Planning poker has simple rules: each team member chooses one card from his set and estimates task on his own. Then each member shows his card and agree on complexity value after short discussion.

Product backlog is a set of user stories

Functionalities that come from user stories should be put in a product backlog. They should be ordered according to priorities and have complexity assessed. Team chooses user stories that will be handled in upcoming sprint.

Common mistakes

User stories are written for user (not for Product Owner, Developer or anyone else). Each user story corresponds to benefit to user. Read some valuable clues here.

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Improving team communication with Scrum

21 01 2012

Scrum is a framework (a set of rules) that can improve (software) creation process in area of project management. It introduces rules, the team has to follow. These rules makes sense for me, this is why I think this is worth sharing.
Way of thinking introduced by Scrum is valuable not only in IT but also in other areas, including everyday life (although it is not as simple as IT). Here is a Scrum Guide that is short and simple – worth reading.

Scrum uses short steps
The idea is to implement new functionalities and have potentially shippable product at the end of each step (working demo). Step should last no longer than 4 weeks and is called Sprint. Each Sprint aims to implement chosen functionalities listed in a Project Backlog – a list of tasks required in a project with priority and complexity for each of them.

Scrum is agile.
It means that it follows the Agile manifest and allows project team to dynamically change the scope of project according to the market and/or customer requirements. After each Sprint,the product backlog is adjusted, so the priorities or tasks can be changed. This is extremely important in R&Ds where reacting on a market changes is crucial.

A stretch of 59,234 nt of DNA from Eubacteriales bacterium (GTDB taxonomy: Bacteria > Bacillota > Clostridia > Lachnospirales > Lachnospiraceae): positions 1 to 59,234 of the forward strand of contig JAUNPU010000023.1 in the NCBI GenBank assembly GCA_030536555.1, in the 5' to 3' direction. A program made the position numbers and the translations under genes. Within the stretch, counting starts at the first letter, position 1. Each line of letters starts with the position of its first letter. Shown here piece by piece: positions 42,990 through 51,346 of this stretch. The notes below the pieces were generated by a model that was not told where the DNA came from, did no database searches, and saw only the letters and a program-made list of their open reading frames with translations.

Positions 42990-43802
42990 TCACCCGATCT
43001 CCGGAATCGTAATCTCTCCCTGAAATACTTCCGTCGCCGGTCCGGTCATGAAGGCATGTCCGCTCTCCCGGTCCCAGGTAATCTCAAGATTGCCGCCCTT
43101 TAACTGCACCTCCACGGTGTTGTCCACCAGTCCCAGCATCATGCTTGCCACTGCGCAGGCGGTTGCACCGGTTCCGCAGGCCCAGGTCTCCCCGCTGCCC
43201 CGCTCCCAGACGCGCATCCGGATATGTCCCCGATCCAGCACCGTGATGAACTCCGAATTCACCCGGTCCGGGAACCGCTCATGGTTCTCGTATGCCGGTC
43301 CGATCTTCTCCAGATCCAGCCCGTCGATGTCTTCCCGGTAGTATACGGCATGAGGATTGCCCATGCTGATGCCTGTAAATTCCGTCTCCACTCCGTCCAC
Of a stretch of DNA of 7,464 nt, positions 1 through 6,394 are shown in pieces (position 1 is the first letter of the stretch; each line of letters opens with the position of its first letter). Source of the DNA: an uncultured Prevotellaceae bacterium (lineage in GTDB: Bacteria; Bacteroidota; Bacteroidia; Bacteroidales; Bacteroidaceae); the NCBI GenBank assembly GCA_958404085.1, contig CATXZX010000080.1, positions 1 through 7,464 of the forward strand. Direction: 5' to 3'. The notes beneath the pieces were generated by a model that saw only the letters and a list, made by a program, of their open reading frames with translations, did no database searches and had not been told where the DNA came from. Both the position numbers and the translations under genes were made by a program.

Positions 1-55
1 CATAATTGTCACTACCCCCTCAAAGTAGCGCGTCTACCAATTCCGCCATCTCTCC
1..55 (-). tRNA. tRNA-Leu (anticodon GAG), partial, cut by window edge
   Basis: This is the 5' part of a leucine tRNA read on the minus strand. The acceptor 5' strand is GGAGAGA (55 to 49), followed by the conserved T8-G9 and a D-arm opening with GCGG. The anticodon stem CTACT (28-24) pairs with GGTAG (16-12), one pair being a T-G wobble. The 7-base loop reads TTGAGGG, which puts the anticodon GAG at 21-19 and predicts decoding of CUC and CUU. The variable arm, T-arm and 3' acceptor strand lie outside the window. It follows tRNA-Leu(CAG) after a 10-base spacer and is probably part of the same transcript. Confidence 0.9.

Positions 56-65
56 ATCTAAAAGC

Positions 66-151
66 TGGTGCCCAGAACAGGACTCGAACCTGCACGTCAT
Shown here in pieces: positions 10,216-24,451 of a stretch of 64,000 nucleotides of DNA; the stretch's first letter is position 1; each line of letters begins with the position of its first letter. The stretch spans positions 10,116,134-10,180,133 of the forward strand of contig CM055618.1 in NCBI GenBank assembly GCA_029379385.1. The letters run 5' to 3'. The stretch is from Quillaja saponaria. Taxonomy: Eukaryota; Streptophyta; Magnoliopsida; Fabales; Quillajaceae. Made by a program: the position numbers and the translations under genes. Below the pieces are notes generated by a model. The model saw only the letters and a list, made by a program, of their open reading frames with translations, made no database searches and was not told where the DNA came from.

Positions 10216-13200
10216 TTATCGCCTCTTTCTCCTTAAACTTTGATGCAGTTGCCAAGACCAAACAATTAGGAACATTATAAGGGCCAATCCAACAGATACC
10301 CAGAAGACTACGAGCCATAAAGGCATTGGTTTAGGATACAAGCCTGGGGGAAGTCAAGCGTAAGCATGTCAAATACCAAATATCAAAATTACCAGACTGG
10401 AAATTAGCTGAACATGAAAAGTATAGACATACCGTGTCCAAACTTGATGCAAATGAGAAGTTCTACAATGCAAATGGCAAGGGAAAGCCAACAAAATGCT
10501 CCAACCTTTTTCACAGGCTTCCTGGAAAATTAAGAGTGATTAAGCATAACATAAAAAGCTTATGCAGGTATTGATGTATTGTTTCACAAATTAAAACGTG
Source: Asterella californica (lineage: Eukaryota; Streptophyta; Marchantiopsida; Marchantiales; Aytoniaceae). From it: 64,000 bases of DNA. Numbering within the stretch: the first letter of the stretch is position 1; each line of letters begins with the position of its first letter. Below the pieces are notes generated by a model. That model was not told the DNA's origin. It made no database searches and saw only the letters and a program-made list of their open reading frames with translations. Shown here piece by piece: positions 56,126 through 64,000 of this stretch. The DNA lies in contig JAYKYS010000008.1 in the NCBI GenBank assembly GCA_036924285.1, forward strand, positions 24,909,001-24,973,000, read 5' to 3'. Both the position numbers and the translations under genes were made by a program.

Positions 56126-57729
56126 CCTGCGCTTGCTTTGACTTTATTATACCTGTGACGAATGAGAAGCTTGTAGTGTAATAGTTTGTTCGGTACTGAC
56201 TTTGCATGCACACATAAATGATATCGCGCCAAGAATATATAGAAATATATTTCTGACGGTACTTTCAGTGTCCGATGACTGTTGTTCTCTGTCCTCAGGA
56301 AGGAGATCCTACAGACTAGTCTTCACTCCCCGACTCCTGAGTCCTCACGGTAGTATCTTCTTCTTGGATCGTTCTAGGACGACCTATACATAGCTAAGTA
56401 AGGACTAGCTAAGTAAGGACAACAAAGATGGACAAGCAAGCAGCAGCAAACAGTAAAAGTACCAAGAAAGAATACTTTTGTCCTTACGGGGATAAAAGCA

Scrum improves communication.
Scrum requires a set of meetings to be scheduled. Before each Sprint there is a sprint planning meeting, that should last for about 8 hours for a 4 weeks long sprint. At the end or sprint the sprint summary meeting shall be held.
However the best part of scrum methodology are daily scrums – 15 minutes long meetings held everyday by a project team. Each of team member answers shortly three questions:
1. What he did yesterday?
2. What is he going to do today?
3. Are there any obstacles that interrupts his work?
Thanks to daily scrum, the whole team is aware of status and tasks in progress all the time, is able to react fast to remove obstacles as they appear and adjust working pace. And last, but not least – they can provide and receive feedback from other team members.

Planning sprint
How much the team can do during a sprint? It is assesed basing on historical sprints achievements. Amount of work (which relates to task complexity in a project backlog) is measured in a unitless unit :) Let’s say that the team handled to do 15 units during last sprint. Then probably it is able to do the same in future sprints.

How to assess task complexity?
By measuring the task You already know how complex is (for example 5 units) and comparing it to the new task. Then You have to say something like ‘this task is more complex, so its complexity would be 10 units’. Scrum is about basing on a history and experience.

Scrum roles
Are very well defined and described in a Scrum Guide. Thanks to separation of duties the Scrum can succeed – this is crucial.

You have to trust your team members. It is easy to fail if You believe that the scrum is introduced just to control You and check how do You perform. If You think so, then probably You don’t trust in Your team’s good will or Your team truly doesn’t have a good will, which is the worse case.

‘introducing Scrum requires fighting with company’s resistance’. I don’t believe it :) why the company would resist? Just be optimistic.

Scrum is most effective only when fully implemented. However taking only the best parts from it is also an improvement. In my opinion such parts are Daily Scrums and way the task complexity is assessed. Best part of scrum is fostering communication and fast reaction on market changes. These makes it surely worth trying.

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I manage this blog and share my knowledge for free sacrificing my time. If you appreciate it and find this information helpful, please consider making a donation in order to keep this page alive and improve quality